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Describe and evaluate the historical and cultural conditions that gave rise to the Learning Perspective.

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Psychology SL Anandita Puri Sheugnet Carter Essay Question: Describe and evaluate the historical and cultural conditions that gave rise to the Learning Perspective. 15/10/08 Describe and evaluate the historical and cultural conditions that gave rise to the Learning Perspective. Learning perspective is a hypothetical construct, and describes a process that cannot be directly observed, but merely inferred based on observable behavior (Carter, 2008). Behaviorism is dominated by two primary types of conditioning: classical and operant (instrumental). Classical conditioning, which was first developed by Ivan Pavlov, describes the repetition of using a stimulus in order to elicit a desired response. Operant conditioning on the other hand, is based on consequences of actions. For example, if an action is positively reinforced, gradually it becomes learned, and vice versa. In order to examine the birth and development of the learning perspective, it is essential to look at the various theorists, their ideas and contribution to the world of Psychology. Present amongst these behaviorists are conflicts between ideas, development of each others' ideas as well as production of entirely novel ideas. One of the first influential psychologists, Ren´┐Ż Descartes (1596-1650), much like Plato and Aristotle believed in the concept of nativism. Opposing most behaviorists following his work, he believed that knowledge is inbuilt in our biological structure, and therefore learning and experience play relatively small roles in the psychological make-up of a human being (Carter, 2008). ...read more.


Soon, the animal learns that pressing the lever lets them escape, which acts as the positive reinforcement. Eventually, this action is learned and therefore the animal has been conditioned to press the lever (Reinemeyer, Erika. 1999). Thorndike also pointed out that the time taken to escape decreased every time the experiment was conducted. Through this testing, he introduced the Law of Effect, which states that if the trial and error leads to success, the action is likely to be reproduced. However, a failure is unlikely to be repeated. Finally, he stated that what is learned most recently will be carried out best, which is know as the Law of Recency (Carter, 2008). One of the first theorists who supported the idea of classical conditioning was Ivan Pavlov (1849-1936). Beginning his career in the field of science, he was studying the digestive system in dogs. This then developed into his most famous experiment, where he tested the conditioning of salivation of dogs. Divided into three basic stages, the experiment describes how a dog's reflex to produce saliva can be conditioned without having to actually produce food. During the first stage, food (the unconditioned stimulus) is brought in front of the dog, producing saliva (the unconditioned response); at this point, no learning has taken place. Next, along with the food, a bell is rung (the conditioned stimulus), again producing the same unconditioned response of salivation; this stage describes the process of learning. ...read more.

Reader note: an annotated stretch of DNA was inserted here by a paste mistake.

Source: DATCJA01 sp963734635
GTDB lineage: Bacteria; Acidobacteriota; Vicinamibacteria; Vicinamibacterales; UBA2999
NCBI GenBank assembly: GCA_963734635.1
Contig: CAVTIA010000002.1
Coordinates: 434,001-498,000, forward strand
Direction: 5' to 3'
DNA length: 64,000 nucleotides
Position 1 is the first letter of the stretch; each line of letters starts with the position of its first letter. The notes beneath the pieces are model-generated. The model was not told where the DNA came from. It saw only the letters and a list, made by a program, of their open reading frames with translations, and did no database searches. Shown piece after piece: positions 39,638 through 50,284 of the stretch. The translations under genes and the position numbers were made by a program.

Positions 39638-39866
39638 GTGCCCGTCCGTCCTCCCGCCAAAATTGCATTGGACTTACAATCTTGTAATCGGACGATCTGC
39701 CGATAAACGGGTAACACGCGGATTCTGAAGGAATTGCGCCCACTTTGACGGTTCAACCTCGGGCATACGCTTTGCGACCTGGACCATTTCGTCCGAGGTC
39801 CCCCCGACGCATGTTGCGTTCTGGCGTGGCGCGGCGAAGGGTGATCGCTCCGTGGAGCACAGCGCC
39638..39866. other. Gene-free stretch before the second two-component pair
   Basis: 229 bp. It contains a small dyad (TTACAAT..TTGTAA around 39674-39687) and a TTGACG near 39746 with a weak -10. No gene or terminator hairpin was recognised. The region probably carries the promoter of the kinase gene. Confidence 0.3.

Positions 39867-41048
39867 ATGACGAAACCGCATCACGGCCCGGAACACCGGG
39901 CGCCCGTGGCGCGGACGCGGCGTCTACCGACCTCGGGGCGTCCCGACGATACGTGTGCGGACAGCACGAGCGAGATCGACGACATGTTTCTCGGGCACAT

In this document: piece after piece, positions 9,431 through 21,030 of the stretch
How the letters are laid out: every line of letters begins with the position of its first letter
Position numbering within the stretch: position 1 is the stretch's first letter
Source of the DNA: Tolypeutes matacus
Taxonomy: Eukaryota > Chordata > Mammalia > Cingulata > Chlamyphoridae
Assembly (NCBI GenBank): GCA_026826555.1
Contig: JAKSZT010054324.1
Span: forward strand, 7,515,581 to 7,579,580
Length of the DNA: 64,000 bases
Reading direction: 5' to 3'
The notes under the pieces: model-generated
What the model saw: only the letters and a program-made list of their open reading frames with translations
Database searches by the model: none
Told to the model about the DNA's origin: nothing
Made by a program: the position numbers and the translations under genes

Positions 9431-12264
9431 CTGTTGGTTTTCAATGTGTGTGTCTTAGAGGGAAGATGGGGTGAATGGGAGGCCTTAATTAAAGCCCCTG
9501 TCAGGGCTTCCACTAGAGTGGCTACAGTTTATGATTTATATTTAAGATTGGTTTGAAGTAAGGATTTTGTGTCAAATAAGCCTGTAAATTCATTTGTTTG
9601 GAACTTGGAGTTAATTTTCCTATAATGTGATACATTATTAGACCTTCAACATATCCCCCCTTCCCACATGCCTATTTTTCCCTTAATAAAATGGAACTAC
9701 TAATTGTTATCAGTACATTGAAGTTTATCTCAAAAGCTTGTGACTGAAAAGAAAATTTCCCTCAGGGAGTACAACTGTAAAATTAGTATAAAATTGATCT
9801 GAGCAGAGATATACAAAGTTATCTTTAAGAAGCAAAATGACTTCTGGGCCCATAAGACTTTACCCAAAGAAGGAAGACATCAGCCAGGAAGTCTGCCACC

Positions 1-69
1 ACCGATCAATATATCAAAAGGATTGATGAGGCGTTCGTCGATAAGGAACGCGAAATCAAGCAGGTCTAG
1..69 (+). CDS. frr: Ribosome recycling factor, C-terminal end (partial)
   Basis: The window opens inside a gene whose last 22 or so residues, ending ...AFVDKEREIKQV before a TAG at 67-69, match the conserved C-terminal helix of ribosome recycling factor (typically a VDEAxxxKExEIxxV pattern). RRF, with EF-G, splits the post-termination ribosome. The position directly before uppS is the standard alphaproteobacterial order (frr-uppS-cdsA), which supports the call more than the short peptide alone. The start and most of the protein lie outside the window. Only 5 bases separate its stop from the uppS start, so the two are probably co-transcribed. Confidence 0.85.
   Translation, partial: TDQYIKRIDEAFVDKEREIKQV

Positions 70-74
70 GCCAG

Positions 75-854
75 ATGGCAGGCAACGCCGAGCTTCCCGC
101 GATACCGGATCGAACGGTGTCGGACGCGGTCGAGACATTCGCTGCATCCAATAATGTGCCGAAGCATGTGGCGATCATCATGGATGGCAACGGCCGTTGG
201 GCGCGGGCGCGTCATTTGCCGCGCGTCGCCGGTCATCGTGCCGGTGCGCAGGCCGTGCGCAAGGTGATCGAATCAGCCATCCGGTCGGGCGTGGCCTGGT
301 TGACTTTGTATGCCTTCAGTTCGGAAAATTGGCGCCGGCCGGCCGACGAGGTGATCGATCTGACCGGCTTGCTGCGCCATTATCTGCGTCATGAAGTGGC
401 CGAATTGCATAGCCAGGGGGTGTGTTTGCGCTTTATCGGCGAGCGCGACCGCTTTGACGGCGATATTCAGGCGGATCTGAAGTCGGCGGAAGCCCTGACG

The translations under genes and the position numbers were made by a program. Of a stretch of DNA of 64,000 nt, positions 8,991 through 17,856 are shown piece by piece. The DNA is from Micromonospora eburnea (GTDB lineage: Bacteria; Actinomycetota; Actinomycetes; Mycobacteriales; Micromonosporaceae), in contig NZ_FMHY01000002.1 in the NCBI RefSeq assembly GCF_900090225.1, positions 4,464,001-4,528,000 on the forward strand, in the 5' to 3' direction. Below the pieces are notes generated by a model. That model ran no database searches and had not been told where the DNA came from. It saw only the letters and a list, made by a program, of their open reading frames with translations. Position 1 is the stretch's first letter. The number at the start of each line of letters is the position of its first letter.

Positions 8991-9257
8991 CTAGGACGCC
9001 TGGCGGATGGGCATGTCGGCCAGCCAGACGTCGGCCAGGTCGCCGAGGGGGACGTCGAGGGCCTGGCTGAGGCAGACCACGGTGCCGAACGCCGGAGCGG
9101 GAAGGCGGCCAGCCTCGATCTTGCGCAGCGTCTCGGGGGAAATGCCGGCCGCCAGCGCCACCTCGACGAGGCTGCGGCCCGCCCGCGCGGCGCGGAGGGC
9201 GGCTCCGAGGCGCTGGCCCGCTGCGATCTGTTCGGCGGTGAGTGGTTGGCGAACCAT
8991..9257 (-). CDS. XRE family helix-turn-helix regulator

He believed that all complex behaviors can be broken into smaller, simpler ones. This was illustrated through the use of pigeons, as he displayed that he could condition them to roll a black ball to and from each other, with the use of positive or negative reinforcement. Much like Watson, he also believed that internal mental thoughts are not observable and so are not useful to analyze (We Didn't Start the Fire, 2008). One of his most eminent contraptions is know as the Skinner box, which in several ways resembles that of Thorndike's puzzle box. In it, he kept an animal trapped, with a lever or button that provided some sort of positive reinforcement. One particular experiment describes a starved rat trapped in this cage, and when it presses the lever, a small pellet of food is dropped into the cage. This acts as positive reinforcement for the rat, and therefore encourages it to repeat this action. Slowly, it becomes learned or conditioned into the rat (Rubin, Julian 2007). There are various outlooks, theories and conflicts provided by a wide range of behaviorists, which over the course of approximately four hundred hours gave rise to the learning perspective. Conflicts arise between operant and classical conditioning, the existence or validity of studying the existence of mind, nativism versus empiricism, and many more. The experiments conducted in order to prove these theories help us understand how each aspect of behaviorism is justified and how or why it is or isn't true. Having studied a wide range of behaviorists makes it clear as to how the concept of behaviorism came to be. ...read more.

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